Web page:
Myanmar military promises new election as Suu Kyi faces additional charge

Army denies its actions amounted to a coup and insists deposed leaders are not in detention

 A woman shouts through a megaphone during a protest against the military coup outside the US embassy in Yangon, Myanmar, on Tuesday. Photograph: Nyein Chan Naing/EPA

A woman shouts through a megaphone during a protest against the military coup outside the US embassy in Yangon, Myanmar, on Tuesday. Photograph: Nyein Chan Naing/EPA

 

Myanmar’s military junta promised on Tuesday that it would hold an election and hand over power as police filed an additional charge against toppled former leader Aung San Suu Kyi.

It also defended its February 1st seizure of power, denying it was a coup even as protesters took to the streets again in support of Ms Suu Kyi and other arrested leaders and China dismissed social media rumours that it had helped with the military’s action.

“Our objective is to hold an election and hand power to the winning party,” Brig Gen Zaw Min Tun, spokesman for the ruling council, told the junta’s first news conference since it overthrew Ms Suu Kyi’s government.

The military has not given a date for a new election but has imposed a state of emergency for one year. Brig Gen Zaw Min Tun said the military would not hold power for long.

“We guarantee ... that the election will be held,” he told the nearly two-hour news conference, which the military broadcast from the capital, Naypyitaw, live over Facebook, a platform it has banned.

Asked about the detention of Nobel Peace Prize winner Ms Suu Kyi and the president, the brigadier general dismissed the suggestion they were in detention, saying they were in their homes for their security while the law took its course.

Ms Suu Kyi (75) spent nearly 15 years under house arrest for her efforts to end military rule.

She faces charges of illegally importing six walkie-talkie radios and is being held on remand until Wednesday. Her lawyer said on Tuesday police had filed a second charge of violating a natural disaster management law.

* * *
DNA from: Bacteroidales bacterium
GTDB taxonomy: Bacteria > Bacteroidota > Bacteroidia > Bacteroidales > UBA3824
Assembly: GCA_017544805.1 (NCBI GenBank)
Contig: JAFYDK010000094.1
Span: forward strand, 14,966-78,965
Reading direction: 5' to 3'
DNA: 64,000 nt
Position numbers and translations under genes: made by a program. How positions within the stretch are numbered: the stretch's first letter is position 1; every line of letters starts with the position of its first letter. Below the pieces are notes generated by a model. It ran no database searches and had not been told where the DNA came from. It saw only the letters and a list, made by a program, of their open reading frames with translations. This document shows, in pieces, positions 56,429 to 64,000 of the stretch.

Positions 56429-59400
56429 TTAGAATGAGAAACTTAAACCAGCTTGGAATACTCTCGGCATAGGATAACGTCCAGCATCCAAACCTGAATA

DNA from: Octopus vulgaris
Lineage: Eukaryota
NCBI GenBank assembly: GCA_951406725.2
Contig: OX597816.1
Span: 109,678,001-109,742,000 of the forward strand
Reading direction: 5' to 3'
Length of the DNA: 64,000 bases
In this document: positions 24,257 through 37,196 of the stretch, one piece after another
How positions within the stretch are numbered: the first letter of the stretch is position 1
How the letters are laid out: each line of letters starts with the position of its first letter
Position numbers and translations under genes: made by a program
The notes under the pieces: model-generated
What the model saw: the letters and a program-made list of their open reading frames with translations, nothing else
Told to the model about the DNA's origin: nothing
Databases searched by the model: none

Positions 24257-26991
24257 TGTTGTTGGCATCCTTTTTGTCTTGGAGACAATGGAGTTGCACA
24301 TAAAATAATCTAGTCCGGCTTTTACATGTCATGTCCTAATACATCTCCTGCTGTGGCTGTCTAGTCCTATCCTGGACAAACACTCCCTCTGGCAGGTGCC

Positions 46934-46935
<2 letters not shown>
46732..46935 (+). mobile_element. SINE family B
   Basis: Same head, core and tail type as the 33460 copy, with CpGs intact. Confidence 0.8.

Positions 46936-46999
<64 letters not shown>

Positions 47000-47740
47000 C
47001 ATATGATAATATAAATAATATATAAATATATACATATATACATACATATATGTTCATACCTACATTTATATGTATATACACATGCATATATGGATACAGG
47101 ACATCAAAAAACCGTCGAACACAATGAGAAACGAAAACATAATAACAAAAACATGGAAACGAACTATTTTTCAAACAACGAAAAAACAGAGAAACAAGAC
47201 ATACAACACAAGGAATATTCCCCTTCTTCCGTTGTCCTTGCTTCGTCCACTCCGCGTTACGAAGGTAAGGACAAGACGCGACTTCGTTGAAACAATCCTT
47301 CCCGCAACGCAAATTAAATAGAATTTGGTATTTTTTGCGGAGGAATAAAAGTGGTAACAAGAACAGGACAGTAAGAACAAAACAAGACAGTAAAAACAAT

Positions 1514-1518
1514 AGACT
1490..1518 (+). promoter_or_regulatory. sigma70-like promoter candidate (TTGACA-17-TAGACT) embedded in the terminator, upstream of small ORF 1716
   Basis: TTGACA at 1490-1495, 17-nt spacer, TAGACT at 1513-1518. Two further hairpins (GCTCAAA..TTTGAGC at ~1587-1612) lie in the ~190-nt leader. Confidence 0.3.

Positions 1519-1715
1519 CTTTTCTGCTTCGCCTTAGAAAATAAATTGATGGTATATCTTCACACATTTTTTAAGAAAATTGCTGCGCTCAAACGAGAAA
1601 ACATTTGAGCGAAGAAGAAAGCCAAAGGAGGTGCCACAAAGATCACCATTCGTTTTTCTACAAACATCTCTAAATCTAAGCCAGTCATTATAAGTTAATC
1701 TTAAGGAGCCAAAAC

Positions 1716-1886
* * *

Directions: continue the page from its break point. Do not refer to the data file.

The army spokesman, Zaw Min Tun, said Myanmar’s foreign policy would not change, the country remained open for business and deals would be upheld.

Civil unrest

The military will be hoping its reassurances will dampen the campaign of daily opposition to its rule and to the removal of Ms Suu Kyi and her government.

As well as the demonstrations in towns and cities across the ethnically diverse country, a civil disobedience movement has brought strikes that are crippling many functions of government.

The unrest has revived memories of bloody outbreaks of opposition to almost half a century of direct army rule that ended in 2011 when the military began a process of withdrawing from politics.

Police have opened fire several times, mostly with rubber bullets, to disperse protesters. A protester who was shot in the head in Naypyitaw last week is not expected to survive.

Six people were wounded in the central town of Maungmya on Tuesday when police fired rubber bullets to break up a protest over an arrested teacher, a witness said. An army statement said protesters had thrown stones at police, injuring some officers.

Brig Gen Zaw Min Tun said a policeman had died of injuries sustained during a protest in Mandalay on Monday. He said the protesters were starting violence while the campaign of civil disobedience amounted to the illegal intimidation of civil servants.

“We will wait patiently. After that, we will take action according to the law,” he said.

The army has given itself extensive search and detention powers and has made penal code amendments aimed at stifling dissent with tough prison terms.

Protesters milled on to a sun-baked stretch of railway track earlier in the day waving placards in support of the disobedience movement and blocking trains between the commercial capital Yangon and the southern city of Mawlamyine.

“Release our leaders immediately,” and “People’s power, give it back,” the crowd chanted in live images broadcast by media.

Crowds gathered in Yangon, including at the central bank where protesters called for staff to join the civil disobedience movement. Buddhist monks also rallied against the coup in Yangon while hundreds marched through the west coast town of Thanked.

Western response

The army took power alleging that its complaints of fraud in a November 8th general election, in which Ms Suu Kyi’s National League for Democracy party had won a landslide, were being ignored.

The electoral commission had dismissed the army’s complaints.

The coup has prompted an angry response from Western countries and the United States has slapped some sanctions on the generals.

But China has taken a softer approach, arguing stability should be the priority in its neighbour, where it has close contacts with the military. China did, however, join other UN Security Council members in calling for the release of Ms Suu Kyi.

On Tuesday, Chinese ambassador Chen Hai said the situation was “absolutely not what China wants to see” and dismissed rumours of Chinese involvement in the coup as “completely nonsense”.

Chen, in an interview with media posted on his embassy’s Facebook page, said Beijing maintained friendly relations with both the army and the former government and had not been “informed in advance of the political change”. – Reuters